Tackling My Acne Without Chemicals and Parabens

As I mentioned in my last post, I am ridding my daily beauty routine of chemicals.  So far I have stopped using my hair cream, face toner, face moisturizer, and body lotion.  I have replaced the hair creme and body lotion with coconut oil with great results so far (my hair has never looked better!).

Now I am tackling the rest of my face care products.  I have suffered from cystic acne since I was twelve and, as a result, have tried just about every product available over-the-counter, off infomercials, and from a doctor.  I’ve chemically burned my skin, deteriorated my muscles, and wasted hundreds (if not thousands…) of dollars.

So I’m ready to try something new and chemical-free.  My mom recently participated in the free Body Enlightenment Beauty Mini-Makeover and recommended I check out their recommendations for a natural way to tackle my acne.  As part of the promotion for the launch of this program, Paula Davis wrote a great post over on Tera Warner’s site about how she stopped being a Pimple Potion Junkie.

Inspired by Paula’s success and the easy steps laid out in the free e-program, I went out and bought my supplies.  I am slowly implementing one step a day to see how my skin reacts to the subtle changes.

My army:

Chemical Free Acne Treatment

Jojoba oil, tea tree essential oil, lavender essential oil, coconut oil, thyme essential oil, and a more natural (it still has chemicals) blemish concealer.  The blue glass bottle behind the concealer is to make a spritz with.

I’ve already began using the coconut oil and thyme essential oil before bed.  Today I am trying the jojoba oil as a cleanser and the new blemish concealer (I’m going to brave leaving the house WITHOUT foundation).  I will update you on my progress, including a post with progress pictures in the next couple weeks.

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Cover Me in Chemicals! How Our Daily Beauty Routine is Killing Us

I’m sharing this as someone who was raised to not question mass-marketed beauty regimens and doctor-recommended medication and treatments.

Why?

I’ve had cystic acne since I was twelve-years-old, which means I’ve tried pretty much every acne-fighting lotion, potion, and drug available over-the-counter, off infomercials, and from doctors.  I read a book proclaiming to have the “acne cure,” which essentially was incredibly high topical dosages of acids that I promptly tried and that promptly left me with a chemical burn.

I went on Accutane at 15 (including the required hormonal birth control that was prescribed with it) until it began deteriorating my muscles to the point I was in chronic pain, while still suffering from acne.  I also had to fight with another dermatologist a few years later to NOT go back on the drug after she tried treating my acne.  She insisted that if they monitored it and added an anti-depressant to the mix, I’d feel fine.  I had to tell her she was wrong and cite medical research on the drug, but she still said that I was misinformed and was not open to the best treatment for my skin.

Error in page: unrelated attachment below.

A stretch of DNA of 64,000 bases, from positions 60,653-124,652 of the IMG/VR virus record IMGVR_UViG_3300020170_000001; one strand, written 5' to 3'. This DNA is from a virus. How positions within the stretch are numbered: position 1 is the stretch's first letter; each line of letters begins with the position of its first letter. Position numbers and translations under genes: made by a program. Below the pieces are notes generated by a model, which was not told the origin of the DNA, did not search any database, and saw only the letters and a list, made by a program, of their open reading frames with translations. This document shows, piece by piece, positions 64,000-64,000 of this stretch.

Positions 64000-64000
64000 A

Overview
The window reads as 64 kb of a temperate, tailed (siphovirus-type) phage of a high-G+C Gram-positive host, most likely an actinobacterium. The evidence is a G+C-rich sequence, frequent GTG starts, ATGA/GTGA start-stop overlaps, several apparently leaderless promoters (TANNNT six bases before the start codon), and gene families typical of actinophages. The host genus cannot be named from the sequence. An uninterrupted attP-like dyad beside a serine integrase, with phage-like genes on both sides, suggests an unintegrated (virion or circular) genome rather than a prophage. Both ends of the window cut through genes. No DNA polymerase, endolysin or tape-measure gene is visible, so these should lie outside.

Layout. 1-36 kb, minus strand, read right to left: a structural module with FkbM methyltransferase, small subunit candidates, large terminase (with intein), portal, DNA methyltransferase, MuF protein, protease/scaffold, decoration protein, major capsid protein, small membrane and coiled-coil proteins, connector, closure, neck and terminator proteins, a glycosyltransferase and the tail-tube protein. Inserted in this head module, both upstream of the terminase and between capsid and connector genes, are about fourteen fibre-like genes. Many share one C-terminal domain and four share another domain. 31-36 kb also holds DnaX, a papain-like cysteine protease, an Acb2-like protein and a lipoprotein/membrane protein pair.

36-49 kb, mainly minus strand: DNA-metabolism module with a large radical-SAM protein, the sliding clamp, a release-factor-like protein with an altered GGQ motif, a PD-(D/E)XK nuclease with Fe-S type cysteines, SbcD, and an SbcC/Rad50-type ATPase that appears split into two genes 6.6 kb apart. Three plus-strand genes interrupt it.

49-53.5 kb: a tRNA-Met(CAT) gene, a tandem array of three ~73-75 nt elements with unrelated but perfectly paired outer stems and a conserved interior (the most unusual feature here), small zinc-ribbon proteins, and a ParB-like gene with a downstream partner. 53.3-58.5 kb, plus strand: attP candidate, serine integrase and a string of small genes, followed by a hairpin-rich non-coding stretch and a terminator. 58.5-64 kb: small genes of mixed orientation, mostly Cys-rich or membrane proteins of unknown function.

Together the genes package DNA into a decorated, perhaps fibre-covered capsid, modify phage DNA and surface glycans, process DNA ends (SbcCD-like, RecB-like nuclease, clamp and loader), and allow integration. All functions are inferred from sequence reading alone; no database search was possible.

I believed that if I just kept searching for the next latest and greatest product that eventually I would find something to cure my acne, as well as the scarring, skin discoloration, and dry skin that the chemicals caused.  I went through a phase where I believed that the higher levels of benzoyl peroxide or salicylic acid the better.  The longer the ingredient list, the better– I mean, didn’t that mean there was more working to clear my skin up?

As I’ve started embracing a cleaner, more plant-strong diet, I’ve been on the hunt for more natural skin care products.  I found a few that I liked and thought that maybe natural products could work on my skin too.  Little did I know, they actually were just as toxic as the highly chemical ones (more on this in a bit).  After reading a lot natural health websites and books, I realized finally that my skin is my biggest organ.  So how can I be so concerned about what I’m digesting, but not concerned about what I’m putting on my skin?

After finally coming across a concise, well-written list called “Top Ingredients to Avoid in Personal Care Products” from NaturalHomeAndGarden.com, I decided to tackle my stash of personal care items to see what ones had the bad ingredients.

The results: The only items I currently own/use that do not contain ingredients from the list are one perfume, an eye makeup remover, and my shampoo.  Every thing else– my body wash, conditioner, moisturizer, lotion, foundation, mascara, hair spray– all of it contains at least one ingredient from the list (see picture below of the offenders), with several containing 3-5 ingredients.

Toxic Skin Care Products

The most common offenders?

Prefixes Ethyl, Methyl, Butyl or Propyl
What It Is: Parabens
Health Risks: Endocrine disrupters that mimic estrogen; linked to weight gain and breast cancer
Found In: Lotions and shampoos

Polyethylene glycol (PEG, PPG, Cocoate), propylene glycol, polyoxyethylene, polyethoxyethylene, polyethoxyethylene mineral oil
What It Is: Petroleum byproducts
Health Risks: Carcinogen; liver and kidney effects
Found In: Lotions

Dyes: Blue 1, Green 3, Yellow 5 & 6, Red 33
What It Is: Coal tar
Health Risks: Carcinogenic
Found In: Hair color, medicated shampoos